Wednesday, 31 March 2010

Bernice Summerfield: Life During Wartime

The Fall
Bernice returns home to the Collection and things aren’t how she expected. In just a few pages Paul Cornell briefs us on the setting and purpose of this collection and just from the very tone of it you can see how different it’s going to be. Both of the previous collections have suffered from a lack of purpose and cohesion, this time, apparently not.

Tuesday, 30 March 2010

Bernice Summerfield: The Poison Seas

Introducing traditional ‘monsters’ into Series 4 to attract Doctor Who fans over into this mini-range is a pretty shameless piece of advertising, however for the most part it seems to have worked. The first two plays of the series are very strong releases, taking the strengths of their respective monsters and using them to their advantage to tell a completely ‘new’ story. Sadly, on this third release, things start to stumble.

Monday, 29 March 2010

Bernice Summerfield: The Draconian Rage

There are a few things you might expect from the Draconian Rage. It’s by Trevor Baxendale who is known for dark and traumatic stories. It features the misogynistic Draconians who are sure to spark against Bernice’s natural wit and independence. Its got a relatively small cast set amongst a political setting, so plenty of intrigue and backstabbing are expected.

Sunday, 21 March 2010

Bernice Summerfield: The Bellotron Incident

Bernice Summerfield and the Bellotron Incident is a surprisingly solid play. Mick Tucker’s script isn’t as clever or witty as some of his predecessors but does hold a tight, well delivered story. The actual plot concerns a planet whose orbit takes it between Sontaran and Rutan lines, which seems a little pedestrian at first but does boast a few genuine surprises throughout. The appearance of Bev Tarrant appears odd on first glance but actually she turns out to be a natural fit, and there’s not a single weak performance from the cast.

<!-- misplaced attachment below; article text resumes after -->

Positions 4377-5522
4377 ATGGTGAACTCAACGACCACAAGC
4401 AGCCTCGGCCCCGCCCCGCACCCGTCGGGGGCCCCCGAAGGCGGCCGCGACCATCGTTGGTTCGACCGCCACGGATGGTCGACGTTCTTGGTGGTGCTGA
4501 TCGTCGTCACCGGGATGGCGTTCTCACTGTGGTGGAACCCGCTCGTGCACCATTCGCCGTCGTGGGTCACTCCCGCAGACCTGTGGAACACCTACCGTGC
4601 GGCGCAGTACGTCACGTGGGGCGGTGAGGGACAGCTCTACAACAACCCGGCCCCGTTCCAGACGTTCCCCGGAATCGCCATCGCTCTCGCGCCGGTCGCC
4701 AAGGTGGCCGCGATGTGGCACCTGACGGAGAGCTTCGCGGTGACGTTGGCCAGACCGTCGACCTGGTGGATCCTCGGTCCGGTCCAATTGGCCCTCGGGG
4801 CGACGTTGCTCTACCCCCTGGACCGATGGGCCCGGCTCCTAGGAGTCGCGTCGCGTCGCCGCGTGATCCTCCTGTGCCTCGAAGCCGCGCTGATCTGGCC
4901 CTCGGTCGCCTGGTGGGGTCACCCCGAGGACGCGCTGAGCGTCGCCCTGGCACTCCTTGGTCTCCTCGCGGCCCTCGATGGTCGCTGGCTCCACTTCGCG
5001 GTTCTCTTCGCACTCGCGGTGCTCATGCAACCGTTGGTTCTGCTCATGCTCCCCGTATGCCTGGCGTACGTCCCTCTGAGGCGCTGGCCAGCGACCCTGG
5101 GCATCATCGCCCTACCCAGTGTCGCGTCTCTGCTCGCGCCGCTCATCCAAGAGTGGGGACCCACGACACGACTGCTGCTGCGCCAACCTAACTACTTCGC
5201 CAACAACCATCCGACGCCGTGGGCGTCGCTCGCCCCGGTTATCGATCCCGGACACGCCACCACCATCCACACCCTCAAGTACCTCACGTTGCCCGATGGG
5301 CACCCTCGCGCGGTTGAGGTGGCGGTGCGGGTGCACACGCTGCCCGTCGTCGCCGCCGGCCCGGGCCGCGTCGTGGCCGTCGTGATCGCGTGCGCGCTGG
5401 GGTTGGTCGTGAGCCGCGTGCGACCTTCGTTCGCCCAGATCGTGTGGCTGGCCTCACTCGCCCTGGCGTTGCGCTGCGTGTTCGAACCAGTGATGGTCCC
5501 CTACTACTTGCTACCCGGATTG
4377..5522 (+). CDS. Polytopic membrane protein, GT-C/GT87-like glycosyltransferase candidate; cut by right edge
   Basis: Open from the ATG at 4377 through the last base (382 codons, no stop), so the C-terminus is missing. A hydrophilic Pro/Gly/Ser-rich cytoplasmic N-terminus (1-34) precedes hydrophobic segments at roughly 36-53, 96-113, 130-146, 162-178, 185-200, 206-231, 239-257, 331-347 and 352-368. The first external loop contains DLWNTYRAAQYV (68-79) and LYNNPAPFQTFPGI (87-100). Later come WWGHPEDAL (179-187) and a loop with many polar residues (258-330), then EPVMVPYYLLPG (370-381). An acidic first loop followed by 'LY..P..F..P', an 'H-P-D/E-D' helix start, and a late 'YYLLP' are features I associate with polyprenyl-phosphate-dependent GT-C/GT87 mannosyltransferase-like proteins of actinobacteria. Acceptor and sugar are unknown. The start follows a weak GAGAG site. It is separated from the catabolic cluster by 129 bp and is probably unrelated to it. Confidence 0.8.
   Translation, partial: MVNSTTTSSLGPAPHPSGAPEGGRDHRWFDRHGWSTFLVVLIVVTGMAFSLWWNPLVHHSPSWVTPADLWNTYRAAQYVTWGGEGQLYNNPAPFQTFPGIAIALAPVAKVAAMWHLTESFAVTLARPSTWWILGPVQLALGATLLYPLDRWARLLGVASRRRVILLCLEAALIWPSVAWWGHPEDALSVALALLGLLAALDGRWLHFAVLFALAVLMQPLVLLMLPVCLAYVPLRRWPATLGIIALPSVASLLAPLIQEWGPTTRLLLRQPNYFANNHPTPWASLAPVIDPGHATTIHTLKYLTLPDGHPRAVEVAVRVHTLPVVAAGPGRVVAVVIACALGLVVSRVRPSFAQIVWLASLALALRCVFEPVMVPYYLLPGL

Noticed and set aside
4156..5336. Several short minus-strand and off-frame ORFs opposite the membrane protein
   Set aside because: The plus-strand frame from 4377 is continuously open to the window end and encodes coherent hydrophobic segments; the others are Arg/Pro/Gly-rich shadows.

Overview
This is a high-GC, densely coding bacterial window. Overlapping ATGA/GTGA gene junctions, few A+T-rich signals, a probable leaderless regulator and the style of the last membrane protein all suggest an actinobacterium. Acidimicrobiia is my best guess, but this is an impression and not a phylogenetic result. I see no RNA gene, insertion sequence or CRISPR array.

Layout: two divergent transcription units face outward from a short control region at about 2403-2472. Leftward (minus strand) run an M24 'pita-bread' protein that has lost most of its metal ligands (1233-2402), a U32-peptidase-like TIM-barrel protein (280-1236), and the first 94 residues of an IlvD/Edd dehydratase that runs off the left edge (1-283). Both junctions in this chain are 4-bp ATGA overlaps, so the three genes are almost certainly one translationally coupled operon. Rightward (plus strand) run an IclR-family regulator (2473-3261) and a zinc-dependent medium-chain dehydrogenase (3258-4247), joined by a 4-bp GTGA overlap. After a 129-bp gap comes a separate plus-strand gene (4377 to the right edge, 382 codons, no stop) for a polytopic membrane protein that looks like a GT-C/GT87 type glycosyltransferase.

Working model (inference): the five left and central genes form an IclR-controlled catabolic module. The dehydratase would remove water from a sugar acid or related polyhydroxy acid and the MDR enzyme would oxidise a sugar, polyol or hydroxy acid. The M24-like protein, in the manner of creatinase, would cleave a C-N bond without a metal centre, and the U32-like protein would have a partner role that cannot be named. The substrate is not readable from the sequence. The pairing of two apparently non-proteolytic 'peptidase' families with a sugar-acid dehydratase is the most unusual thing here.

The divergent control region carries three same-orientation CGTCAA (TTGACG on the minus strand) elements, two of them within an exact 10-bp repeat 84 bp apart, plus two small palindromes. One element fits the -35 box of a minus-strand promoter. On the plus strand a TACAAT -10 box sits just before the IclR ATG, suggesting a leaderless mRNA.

Friday, 19 March 2010

Bernice Summerfield: The Mirror Effect

If I thought Lisa Bowerman overacted slightly in certain scenes of ‘Dance of the Dead’, this play rushes in to prove me wrong. This play is full of shrieks and wails, unrelenting in its angst. Only now it all makes sense, it’s called for.

It’s all about context.

Wednesday, 17 March 2010

Bernice Summerfield: Dance of the Dead

The fact that Stephen Cole also penned ‘Plague Herds of Excelis’ (not actually an official part of the Benny main range) pays dividends here because it informally leads directly into this play. Having Bernice awaken from a party with a hangover, alone in strange surroundings is far from odd. Having her on a ship flying away from an alien peace conference isn’t unheard of either. However, courtesy of the build up in Plague Herds, we know and have felt exactly how important this conference is. It also makes this a very good fit for the Ice Warriors.

Monday, 8 March 2010

Bernice Summerfield: The Green Eyed Monster

The Green Eyed monster is an odd play. It has two plot strands, both highly interlinked, but alone neither would make a satisfying adventure. The tale Bernice stumbles into is just too light and obvious, the villain too melodramatic and the plan too obvious. Alternately Jason and Adrian’s scenes are too short, their dialogue although sweet too simple, and giant leaps in the narrative are made very quickly and too often.

Friday, 5 March 2010

Bernice Summerfield: The Greatest Shop in the Galaxy

Series three of Bernice Summerfield starts bolder than any before it. With a return to the old theme tune, Joseph now established as her defacto travelling companion and an all around tighter sound design, she’s ready to face anything. And in this rip roaring adventure which is half comedy, half action thriller, she gets straight to it.

Tuesday, 2 March 2010

Bernice Summerfield; The Glass Prison

Before I start the review can I just say ‘yes’ to the cover.

The covers for the first few novels weren’t ‘bad’ as such, but they weren’t very distinctive. The range changed with the launch of series two of the audios and Dave Stone’s Infernal Nexus, but fittingly that cover was as mad and ludicrous as the content of the book itself. Finally, on the fifth attempt, it all just seems to come together. It’s striking, evocative, moody and deeply personal. It’s just… right.

Monday, 1 March 2010

Bernice Summerfield: The Skymines of Karthos

There are lots of things that aren’t wrong about the Skymines of Karthos. Despite being utterly disinterested in the whole adventure aside from the prospect of seeing his wife again, Jimmy Wilson doesn’t put in a bad turn as Michael Peters. His interplay with Lisa Bowerman is certainly one sided in her favour but its nice to see a dynamic where the two leads aren’t colleagues, and it certainly beats Bernice doing it solo as she did in Secret of Cassandra.